The Air Force announced on Monday that it did not share records on the Texas church shooter's 2012 domestic-violence-related court-martial with the FBI's firearms background-check system, allowing him to pass numerous background checks over several years to obtain at least four firearms.
"Initial information indicates that Kelley's domestic violence offense was not entered into the National Criminal Information Center database by the Holloman Air Force Base Office of Special Investigations," Ann Stefanek, an Air Force spokesperson, told the Washington Free Beacon.
The shooter, 26-year-old Devin P. Kelley, was court-martialed in 2012 for what Stefanek told the Washington Free Beacon was "assault on his spouse and assault on their child." He was sentenced to 12 months in military prison for the assault and received a demotion to the Air Force's lowest rank. His assault resulted in serious injuries to the child in question.
"He assaulted his stepson severely enough that he fractured his skull, and he also assaulted his wife," Don Christensen, a retired colonel who was the chief prosecutor for the Air Force, told The New York Times. "He pled to intentionally doing it."
The Air Force confirmed that Kelley's court-martial made him ineligible to purchase or possess any firearms.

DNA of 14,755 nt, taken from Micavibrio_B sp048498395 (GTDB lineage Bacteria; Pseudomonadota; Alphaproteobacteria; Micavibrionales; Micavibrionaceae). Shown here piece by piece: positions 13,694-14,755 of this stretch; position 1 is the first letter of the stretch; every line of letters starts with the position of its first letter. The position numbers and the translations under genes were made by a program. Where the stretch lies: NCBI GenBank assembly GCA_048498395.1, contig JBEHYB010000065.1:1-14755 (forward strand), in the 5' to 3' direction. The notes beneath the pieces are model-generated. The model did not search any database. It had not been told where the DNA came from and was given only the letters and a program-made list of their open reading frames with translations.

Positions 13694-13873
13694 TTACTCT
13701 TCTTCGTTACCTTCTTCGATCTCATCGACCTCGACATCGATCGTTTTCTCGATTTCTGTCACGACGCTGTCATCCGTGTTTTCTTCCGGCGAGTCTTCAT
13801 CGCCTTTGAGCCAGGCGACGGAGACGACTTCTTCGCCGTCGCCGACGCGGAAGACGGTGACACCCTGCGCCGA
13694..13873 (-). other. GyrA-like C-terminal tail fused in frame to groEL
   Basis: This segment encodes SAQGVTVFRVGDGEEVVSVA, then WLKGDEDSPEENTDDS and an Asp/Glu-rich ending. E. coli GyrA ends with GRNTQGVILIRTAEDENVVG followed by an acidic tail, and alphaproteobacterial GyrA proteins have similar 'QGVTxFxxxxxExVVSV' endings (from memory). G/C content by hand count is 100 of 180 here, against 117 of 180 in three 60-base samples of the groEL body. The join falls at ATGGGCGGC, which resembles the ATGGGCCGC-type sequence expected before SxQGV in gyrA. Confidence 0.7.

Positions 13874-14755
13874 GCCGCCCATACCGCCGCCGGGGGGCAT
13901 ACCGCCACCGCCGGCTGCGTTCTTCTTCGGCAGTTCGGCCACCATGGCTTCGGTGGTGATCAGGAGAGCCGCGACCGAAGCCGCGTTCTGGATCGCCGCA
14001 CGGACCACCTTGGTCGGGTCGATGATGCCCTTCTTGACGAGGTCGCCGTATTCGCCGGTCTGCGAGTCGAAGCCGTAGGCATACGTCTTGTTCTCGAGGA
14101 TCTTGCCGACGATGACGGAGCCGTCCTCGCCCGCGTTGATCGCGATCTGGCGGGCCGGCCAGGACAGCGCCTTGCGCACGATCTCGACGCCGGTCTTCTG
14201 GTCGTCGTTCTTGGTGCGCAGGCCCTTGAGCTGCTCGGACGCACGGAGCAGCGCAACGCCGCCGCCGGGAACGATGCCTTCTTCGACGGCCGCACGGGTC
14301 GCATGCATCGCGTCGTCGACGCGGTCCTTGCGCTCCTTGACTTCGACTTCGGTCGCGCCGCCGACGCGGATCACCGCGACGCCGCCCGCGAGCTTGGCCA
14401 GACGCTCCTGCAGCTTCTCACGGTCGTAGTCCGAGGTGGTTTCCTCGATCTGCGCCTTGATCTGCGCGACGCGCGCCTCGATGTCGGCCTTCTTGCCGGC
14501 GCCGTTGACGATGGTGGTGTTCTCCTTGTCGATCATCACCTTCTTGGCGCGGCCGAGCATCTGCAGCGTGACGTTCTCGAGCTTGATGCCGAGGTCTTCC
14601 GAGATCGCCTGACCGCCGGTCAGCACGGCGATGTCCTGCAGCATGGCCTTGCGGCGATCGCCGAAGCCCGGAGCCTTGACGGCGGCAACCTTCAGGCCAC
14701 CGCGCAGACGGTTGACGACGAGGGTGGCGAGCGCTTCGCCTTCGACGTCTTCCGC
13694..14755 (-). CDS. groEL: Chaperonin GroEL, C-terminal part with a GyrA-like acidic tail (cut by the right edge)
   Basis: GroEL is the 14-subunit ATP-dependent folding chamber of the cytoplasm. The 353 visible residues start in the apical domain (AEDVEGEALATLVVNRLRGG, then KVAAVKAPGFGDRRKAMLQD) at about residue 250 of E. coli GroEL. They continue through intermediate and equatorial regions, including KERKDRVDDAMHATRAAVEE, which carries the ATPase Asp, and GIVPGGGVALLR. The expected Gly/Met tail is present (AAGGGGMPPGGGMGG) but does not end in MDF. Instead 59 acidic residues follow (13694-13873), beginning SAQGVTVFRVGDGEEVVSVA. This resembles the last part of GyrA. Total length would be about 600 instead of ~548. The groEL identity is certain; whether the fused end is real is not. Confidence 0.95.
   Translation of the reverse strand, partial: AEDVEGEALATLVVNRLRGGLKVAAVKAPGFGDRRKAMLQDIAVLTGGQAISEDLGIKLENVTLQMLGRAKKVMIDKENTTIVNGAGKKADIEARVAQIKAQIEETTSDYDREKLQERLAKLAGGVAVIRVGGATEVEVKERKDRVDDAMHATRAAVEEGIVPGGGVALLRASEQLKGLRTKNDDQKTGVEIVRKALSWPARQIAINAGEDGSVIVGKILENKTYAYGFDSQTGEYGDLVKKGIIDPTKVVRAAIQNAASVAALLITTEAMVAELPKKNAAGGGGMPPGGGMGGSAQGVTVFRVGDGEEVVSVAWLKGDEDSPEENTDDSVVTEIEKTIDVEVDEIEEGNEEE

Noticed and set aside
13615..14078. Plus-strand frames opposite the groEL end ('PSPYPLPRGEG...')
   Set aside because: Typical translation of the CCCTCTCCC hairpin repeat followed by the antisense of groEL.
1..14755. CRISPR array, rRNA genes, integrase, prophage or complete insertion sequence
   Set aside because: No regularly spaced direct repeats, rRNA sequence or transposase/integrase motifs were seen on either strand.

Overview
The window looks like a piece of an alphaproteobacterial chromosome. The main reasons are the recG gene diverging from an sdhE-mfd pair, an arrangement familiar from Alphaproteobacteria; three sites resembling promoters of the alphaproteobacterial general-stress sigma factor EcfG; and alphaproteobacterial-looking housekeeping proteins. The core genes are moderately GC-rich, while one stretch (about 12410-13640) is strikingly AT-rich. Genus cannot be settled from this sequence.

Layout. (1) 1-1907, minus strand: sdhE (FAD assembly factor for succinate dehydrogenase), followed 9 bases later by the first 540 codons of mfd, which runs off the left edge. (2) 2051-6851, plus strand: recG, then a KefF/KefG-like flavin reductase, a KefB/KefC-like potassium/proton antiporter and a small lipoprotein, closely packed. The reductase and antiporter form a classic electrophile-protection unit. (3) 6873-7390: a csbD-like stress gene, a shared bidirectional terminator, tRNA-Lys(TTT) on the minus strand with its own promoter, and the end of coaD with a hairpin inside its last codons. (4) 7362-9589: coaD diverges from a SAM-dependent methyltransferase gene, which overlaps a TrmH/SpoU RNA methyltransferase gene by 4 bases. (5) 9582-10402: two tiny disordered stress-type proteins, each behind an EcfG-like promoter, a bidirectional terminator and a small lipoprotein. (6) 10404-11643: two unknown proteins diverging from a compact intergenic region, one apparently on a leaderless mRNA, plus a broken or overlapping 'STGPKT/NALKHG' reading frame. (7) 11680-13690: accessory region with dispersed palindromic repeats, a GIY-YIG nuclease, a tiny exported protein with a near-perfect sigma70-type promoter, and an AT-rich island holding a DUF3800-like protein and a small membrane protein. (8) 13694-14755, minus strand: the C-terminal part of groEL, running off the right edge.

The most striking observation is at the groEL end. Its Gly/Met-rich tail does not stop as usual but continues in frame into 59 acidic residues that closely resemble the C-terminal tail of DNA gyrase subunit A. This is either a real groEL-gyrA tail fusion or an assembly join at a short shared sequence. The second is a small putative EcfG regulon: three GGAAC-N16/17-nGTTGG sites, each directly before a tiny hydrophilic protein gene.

"Federal law prohibited him from buying or possessing firearms after this conviction," Stefanek said.
However, because the Air Force failed to notify the FBI of Kelley's court-martial, he was able to purchase firearms from licensed gun dealers and pass the required background checks. The ATF said on Monday he had successfully purchased the firearms used in the shooting that left at least 26 dead and dozens more injured from licensed gun dealers in Texas and Colorado between 2014 and 2016.
The Air Force said it has directed its inspector general to begin a review of why Kelley's court-martial records weren't shared with the FBI and if any other court-martial records have been incorrectly withheld from the system.
"Air Force Secretary Heather Wilson and Air Force Chief of Staff Gen. David Goldfein directed a complete review of the Kelley case by the Air Force Office of the Inspector General," Stefanek said. "The Service will also conduct a comprehensive review of Air Force databases to ensure records in other cases have been reported correctly. The Air Force has also requested that the Department of Defense Inspector General review records and procedures across the Department of Defense."
Published under: Air Force , Gun Control , Guns , Texas